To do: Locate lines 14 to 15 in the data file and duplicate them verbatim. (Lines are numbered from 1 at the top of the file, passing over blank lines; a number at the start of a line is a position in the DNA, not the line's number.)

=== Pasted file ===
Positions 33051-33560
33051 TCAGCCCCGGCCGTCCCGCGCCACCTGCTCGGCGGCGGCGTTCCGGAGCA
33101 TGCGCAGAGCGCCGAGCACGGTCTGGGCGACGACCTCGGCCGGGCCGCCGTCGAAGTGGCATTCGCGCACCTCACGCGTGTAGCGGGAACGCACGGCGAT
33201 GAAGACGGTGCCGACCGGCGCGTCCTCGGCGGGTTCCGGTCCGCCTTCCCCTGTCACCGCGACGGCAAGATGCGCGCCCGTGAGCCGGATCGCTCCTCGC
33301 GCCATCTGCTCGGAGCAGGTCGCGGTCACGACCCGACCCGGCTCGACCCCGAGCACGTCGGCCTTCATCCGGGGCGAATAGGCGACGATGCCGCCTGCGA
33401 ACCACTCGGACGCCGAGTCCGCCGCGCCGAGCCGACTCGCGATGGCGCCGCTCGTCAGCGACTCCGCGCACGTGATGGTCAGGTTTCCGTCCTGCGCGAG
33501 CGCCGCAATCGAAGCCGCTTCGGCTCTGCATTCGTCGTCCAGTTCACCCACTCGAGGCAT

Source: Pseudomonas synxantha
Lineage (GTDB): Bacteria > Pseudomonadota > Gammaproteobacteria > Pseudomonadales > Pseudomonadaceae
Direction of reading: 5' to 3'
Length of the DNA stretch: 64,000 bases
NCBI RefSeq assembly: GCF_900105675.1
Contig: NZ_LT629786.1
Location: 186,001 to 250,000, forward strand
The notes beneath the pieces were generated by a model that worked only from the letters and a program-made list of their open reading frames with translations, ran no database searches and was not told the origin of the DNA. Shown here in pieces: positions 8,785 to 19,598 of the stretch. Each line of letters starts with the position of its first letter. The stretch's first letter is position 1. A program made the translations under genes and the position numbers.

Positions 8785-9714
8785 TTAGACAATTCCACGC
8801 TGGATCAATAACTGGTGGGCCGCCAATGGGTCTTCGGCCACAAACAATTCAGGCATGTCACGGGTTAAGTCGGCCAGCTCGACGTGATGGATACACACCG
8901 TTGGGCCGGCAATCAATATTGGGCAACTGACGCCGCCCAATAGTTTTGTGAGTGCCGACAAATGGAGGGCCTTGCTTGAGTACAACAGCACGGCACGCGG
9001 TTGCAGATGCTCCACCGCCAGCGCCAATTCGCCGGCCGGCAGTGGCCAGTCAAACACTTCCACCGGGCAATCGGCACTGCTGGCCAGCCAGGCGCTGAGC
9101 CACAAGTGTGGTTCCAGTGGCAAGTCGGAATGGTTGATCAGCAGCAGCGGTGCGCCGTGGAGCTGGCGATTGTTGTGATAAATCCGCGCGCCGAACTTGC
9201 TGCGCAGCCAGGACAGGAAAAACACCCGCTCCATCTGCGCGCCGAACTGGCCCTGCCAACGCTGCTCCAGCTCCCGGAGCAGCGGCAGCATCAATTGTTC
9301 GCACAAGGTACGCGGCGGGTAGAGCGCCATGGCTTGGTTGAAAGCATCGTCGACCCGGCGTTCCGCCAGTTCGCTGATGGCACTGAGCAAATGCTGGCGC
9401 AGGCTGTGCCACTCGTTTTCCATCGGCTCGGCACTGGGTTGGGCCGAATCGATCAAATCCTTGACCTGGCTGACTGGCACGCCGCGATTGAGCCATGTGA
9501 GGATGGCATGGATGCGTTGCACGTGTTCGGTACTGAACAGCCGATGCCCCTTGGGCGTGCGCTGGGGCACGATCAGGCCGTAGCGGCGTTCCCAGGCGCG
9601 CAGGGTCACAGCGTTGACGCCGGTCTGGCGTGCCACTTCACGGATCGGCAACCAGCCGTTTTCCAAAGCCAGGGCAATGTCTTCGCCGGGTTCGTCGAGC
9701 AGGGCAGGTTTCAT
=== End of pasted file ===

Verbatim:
Location: 186,001 to 250,000, forward strand
The notes beneath the pieces were generated by a model that worked only from the letters and a program-made list of their open reading frames with translations, ran no database searches and was not told the origin of the DNA. Shown here in pieces: positions 8,785 to 19,598 of the stretch. Each line of letters starts with the position of its first letter. The stretch's first letter is position 1. A program made the translations under genes and the position numbers.